We had the opportunity to litigate this issue at the Appellate Division, Third Department. In the case, the record contained evidence that the decedent had disinherited one of her sons in several wills and a revocable trust, including the most recent will offered for probate. The son had left the family business and created his own competing business. The decedent therefore left her estate (including the family business) to her remaining children who had worked for the family business and contributed to its growth. The decedent also twice fought the disinherited son in court, once to preserve her rights to remove him from her will and another time to prevent him from obtaining an interest in her business.

At the Surrogate’s Court, the disinherited son sought summary judgment dismissing the probate petition. The disinherited son argued that the lost or destroyed will created a presumption of revocation and that the record evidence was insufficient to overcome the presumption.

The Surrogate’s Court ruled in favor of the disinherited son and granted summary judgment dismissing the probate petition. The Surrogate held that the proponents of the will did not overcome the presumption, relying on the strong presumption of revocation.

On appeal, we did not dispute the heavy burden imposed on a proponent of a lost will. Rather, we focused on the record evidence and argued that there was sufficient evidence to create a question of fact on the issue.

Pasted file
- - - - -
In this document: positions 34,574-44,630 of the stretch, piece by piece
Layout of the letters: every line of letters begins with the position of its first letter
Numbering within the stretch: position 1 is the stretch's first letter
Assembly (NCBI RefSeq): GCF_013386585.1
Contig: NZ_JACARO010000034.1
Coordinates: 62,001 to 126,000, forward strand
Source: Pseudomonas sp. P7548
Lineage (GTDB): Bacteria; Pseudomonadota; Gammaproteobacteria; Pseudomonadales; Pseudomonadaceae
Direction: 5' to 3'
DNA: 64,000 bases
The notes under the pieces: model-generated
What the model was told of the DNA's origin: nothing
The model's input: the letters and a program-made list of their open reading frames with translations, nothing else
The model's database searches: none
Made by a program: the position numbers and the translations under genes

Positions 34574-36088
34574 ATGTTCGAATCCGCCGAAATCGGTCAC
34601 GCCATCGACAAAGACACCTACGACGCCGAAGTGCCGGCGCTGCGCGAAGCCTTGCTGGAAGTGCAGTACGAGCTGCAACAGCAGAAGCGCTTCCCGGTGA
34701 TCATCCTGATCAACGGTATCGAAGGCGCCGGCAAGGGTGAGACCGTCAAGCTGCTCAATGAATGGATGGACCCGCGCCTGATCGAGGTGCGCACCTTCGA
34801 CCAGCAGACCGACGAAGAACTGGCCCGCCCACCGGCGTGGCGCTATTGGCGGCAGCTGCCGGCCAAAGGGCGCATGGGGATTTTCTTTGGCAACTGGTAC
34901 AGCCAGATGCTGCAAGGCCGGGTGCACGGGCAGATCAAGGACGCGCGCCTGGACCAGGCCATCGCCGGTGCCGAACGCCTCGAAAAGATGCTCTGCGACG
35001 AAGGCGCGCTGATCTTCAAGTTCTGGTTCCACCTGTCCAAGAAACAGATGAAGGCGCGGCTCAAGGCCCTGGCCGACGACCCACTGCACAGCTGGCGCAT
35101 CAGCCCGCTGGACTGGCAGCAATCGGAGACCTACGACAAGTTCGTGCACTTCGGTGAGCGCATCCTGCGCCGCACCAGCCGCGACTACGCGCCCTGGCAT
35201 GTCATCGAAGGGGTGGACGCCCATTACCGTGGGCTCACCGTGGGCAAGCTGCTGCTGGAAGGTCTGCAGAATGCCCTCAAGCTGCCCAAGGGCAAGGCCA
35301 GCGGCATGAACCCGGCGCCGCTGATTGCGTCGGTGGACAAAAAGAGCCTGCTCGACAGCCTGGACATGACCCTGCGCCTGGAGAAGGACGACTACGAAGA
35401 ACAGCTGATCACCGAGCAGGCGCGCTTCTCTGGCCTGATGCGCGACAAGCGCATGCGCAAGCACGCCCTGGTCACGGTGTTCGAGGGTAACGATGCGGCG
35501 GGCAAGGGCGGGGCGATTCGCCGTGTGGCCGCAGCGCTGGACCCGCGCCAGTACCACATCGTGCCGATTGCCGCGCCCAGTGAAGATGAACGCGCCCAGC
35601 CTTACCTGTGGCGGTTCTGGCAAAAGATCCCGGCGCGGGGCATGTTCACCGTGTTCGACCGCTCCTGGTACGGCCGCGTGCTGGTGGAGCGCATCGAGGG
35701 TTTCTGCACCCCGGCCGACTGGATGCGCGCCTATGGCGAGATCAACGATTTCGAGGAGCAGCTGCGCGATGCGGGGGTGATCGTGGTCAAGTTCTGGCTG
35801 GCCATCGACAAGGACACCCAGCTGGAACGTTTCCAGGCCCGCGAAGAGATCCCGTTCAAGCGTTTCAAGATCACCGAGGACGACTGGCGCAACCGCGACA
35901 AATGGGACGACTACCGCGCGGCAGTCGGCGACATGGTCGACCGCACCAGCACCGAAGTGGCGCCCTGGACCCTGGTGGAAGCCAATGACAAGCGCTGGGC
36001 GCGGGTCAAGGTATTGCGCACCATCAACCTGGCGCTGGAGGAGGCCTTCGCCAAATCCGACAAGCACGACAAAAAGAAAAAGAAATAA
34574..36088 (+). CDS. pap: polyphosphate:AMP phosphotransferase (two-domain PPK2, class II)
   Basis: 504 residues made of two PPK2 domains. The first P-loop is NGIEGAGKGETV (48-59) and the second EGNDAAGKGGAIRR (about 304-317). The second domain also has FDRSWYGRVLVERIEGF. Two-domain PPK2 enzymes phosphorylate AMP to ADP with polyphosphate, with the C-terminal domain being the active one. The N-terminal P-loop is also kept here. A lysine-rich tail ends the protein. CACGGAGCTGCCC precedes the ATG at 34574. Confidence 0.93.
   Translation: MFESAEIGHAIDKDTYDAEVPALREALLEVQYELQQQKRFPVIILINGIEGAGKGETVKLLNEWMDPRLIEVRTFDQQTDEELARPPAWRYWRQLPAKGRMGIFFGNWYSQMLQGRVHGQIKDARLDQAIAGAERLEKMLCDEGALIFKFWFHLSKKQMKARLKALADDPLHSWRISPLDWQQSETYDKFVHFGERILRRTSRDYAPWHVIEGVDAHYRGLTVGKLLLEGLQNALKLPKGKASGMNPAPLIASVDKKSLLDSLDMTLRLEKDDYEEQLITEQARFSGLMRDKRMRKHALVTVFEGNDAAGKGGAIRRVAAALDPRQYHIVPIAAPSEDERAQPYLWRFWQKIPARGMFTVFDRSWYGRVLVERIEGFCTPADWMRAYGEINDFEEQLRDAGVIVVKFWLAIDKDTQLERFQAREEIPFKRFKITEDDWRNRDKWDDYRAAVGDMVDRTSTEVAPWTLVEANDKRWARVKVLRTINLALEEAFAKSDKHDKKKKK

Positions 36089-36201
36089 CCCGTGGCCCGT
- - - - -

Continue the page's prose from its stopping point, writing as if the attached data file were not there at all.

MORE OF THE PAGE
The appellate court agreed with us and reversed the summary dismissal of the case (Matter of DiSiena, 103 AD3d 1077 [3d Dept 2013]). It determined that the record evidence amounted to more than mere speculation or suspicion about the decedent’s lack of intent to revoke her will. The record, for example, contained evidence of the prior lawsuits and the several wills of the decedent disinheriting her son. Evidence also existed that the decedent had her estate attorney store her codicil for her until her death. The decedent also met with her estate attorney in her hospital room shortly before her death to discuss further estate planning. At that time, she instructed her estate attorney to create an irrevocable trust gifting her remaining interest in the family business to the identical beneficiaries named in her prior wills and revocable trust. The decedent also signed a power of attorney appointing her three children other than respondent as her agents. An unsigned copy of the irrevocable trust documents, which expressly state that respondent is not a beneficiary, was included in the record, and the estate attorney indicated that decedent died before he was able to meet with her to sign the trust documents.